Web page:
Coronado Brewing Company’s Orange Avenue Wit was one recommendation that I will continue to exploit thanks in large part to its deliciousness. I haven’t tried a lot of wheat beers or witbiers or even fruit beers, but this one will be a go-to for all the aforementioned categories should I feel the need to quench that thirst. First, a little background info from the bottle on why it’s named Orange Avenue Wit:
“From the Ocean to the Bay, Coronado’s main street was once lined with orange trees. Hence the name, Orange Avenue. It’s a refreshing, flavorful and citrusy blend of wheat, coriander, orange blossom honey and California orange zest. Try it with a slice of orange for the ultimate Orange Avenue experience.”
While I would never personally recommend sticking a slice of fruit into a beer, to each their own, I guess. Poured into a plain old tumbler, it appeared mostly cloudy, and even somewhat murky, with a bright golden honey color and straw yellow highlights. There was a lot of suspended yeast and overall particulate floating around that refused to settle on the bottom throughout the drink, but without this feature, it wouldn’t be called a witbier, would it? It produced a solid two-finger thick, fluffy eggshell-white head that was left over from a vigorous pour, which dissipated within a minute, leaving barely noticeable spots along the glass and a thin, patchy island in the middle.
Immediately upon opening the bottle I was inundated with fresh-squeezed juice from nectarines, navel oranges, mandarin oranges, and tangerines – all of which really emphasized the citrus hops. There was quite a bit of wheaty malt that gave the aroma much more body than if it hadn’t been present at all, and I really enjoyed the hints of light coriander rolled in honey that peeked through from under the wheat and oranges. Overall, the nose was faintly spicy, but managed to maintain a mysterious softness that kept it very appealing to smell.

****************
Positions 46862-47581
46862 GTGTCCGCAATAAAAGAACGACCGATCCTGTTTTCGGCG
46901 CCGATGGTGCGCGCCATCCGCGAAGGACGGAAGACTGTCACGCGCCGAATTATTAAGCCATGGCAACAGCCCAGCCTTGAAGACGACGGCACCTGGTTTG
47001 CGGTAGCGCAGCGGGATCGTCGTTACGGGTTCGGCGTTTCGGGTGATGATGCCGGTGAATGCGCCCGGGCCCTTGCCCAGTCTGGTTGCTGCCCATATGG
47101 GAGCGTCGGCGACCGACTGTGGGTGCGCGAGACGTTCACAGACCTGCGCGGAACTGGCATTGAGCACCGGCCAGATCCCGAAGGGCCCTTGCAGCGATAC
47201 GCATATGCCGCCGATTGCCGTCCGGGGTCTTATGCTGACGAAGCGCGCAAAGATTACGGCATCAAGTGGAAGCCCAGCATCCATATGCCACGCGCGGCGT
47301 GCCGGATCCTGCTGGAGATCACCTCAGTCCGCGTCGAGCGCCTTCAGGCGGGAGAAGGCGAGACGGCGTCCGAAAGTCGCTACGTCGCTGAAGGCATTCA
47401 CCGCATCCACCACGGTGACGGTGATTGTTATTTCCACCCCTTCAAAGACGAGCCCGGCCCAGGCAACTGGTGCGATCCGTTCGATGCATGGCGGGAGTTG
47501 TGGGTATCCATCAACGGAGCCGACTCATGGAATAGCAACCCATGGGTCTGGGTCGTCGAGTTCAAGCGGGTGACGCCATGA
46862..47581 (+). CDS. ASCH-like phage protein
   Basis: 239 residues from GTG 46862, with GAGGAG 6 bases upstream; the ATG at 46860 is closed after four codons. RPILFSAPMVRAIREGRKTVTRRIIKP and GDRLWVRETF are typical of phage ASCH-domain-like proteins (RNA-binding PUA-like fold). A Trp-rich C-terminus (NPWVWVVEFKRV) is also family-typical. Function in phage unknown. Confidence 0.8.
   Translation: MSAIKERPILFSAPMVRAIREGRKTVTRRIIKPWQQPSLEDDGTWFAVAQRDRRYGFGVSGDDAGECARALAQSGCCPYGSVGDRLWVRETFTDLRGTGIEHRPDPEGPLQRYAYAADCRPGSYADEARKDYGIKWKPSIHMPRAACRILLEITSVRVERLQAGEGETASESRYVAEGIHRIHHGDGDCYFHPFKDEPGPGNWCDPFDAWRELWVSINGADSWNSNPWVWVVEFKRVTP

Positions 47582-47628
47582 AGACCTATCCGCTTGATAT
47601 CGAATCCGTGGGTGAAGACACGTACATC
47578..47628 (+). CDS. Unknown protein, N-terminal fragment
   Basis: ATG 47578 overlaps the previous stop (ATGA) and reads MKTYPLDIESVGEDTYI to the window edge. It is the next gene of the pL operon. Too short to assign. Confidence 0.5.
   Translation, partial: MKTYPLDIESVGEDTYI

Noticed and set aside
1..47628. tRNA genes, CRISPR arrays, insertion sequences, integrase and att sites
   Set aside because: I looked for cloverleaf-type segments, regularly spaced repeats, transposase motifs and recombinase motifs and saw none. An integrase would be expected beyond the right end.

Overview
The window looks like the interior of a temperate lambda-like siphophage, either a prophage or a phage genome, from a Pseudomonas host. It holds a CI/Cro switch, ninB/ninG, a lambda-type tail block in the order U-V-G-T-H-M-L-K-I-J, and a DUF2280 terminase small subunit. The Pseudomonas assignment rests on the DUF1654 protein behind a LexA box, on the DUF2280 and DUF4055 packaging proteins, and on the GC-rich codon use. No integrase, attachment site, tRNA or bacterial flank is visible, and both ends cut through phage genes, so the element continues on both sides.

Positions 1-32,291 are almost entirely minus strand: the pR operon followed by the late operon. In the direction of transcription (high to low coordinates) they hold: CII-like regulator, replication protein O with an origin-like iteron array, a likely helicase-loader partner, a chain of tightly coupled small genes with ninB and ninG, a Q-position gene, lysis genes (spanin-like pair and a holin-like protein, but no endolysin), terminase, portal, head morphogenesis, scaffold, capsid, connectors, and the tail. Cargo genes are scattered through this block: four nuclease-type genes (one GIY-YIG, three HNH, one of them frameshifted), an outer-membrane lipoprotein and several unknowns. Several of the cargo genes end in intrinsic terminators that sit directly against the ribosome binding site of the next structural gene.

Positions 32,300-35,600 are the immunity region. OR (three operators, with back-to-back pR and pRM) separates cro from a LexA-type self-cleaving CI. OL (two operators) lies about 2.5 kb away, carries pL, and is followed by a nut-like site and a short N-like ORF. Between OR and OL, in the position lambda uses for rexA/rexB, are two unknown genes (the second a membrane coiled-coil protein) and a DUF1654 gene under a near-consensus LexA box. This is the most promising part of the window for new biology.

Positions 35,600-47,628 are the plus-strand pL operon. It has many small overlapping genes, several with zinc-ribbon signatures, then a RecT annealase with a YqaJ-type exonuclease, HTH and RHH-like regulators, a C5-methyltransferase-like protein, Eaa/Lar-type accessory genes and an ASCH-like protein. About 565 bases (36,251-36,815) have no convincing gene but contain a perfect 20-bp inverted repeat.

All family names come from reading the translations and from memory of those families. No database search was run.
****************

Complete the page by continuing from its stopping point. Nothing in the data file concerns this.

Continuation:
From the smell alone, I couldn’t wait to get this beer in my mouth. It’s been a while since I’ve had a good orange-flavored beer, some of them are just too medicinal or syrupy and it’s hard to find any enjoyment in them. Right away with the Orange Avenue Wit, there was a faint lemon zest that tasted as if it had been sprinkled into a wheat bread base and dipped into grainy pale malts. There were plenty of oranges – both mandarin and navel – and tangerines bursting from the juicy liquid carrying a good amount of tartness along their waves. A dab of honey added the perfect amount of sweetness and kept the oranges from making the brew sour as well as maintaining that fine balance between medicinal and quaffable – which I think can be a big issue with some orange/fruit beers. It offered a light body and mouthfeel with a good amount of spicy carbonation that kept it alive and popping on my tongue, despite a slightly slick finish.
Overall, I found the Orange Avenue Wit very, very easy to drink and extremely refreshing (to the point where I’m probably going to be picking up a four- or six-pack sometime soon). It easily held onto that line between medicinal and quaffable that I mentioned before, being deliciously sweet and yet still managing to deliver a soft kick in the mouth thanks to all of the tangy citrus combined with the heavier wheat. This is very much a summer beer, though it is just as fantastic in the winter, helping bring back that warmth that everybody longs for during the coldest months of the year.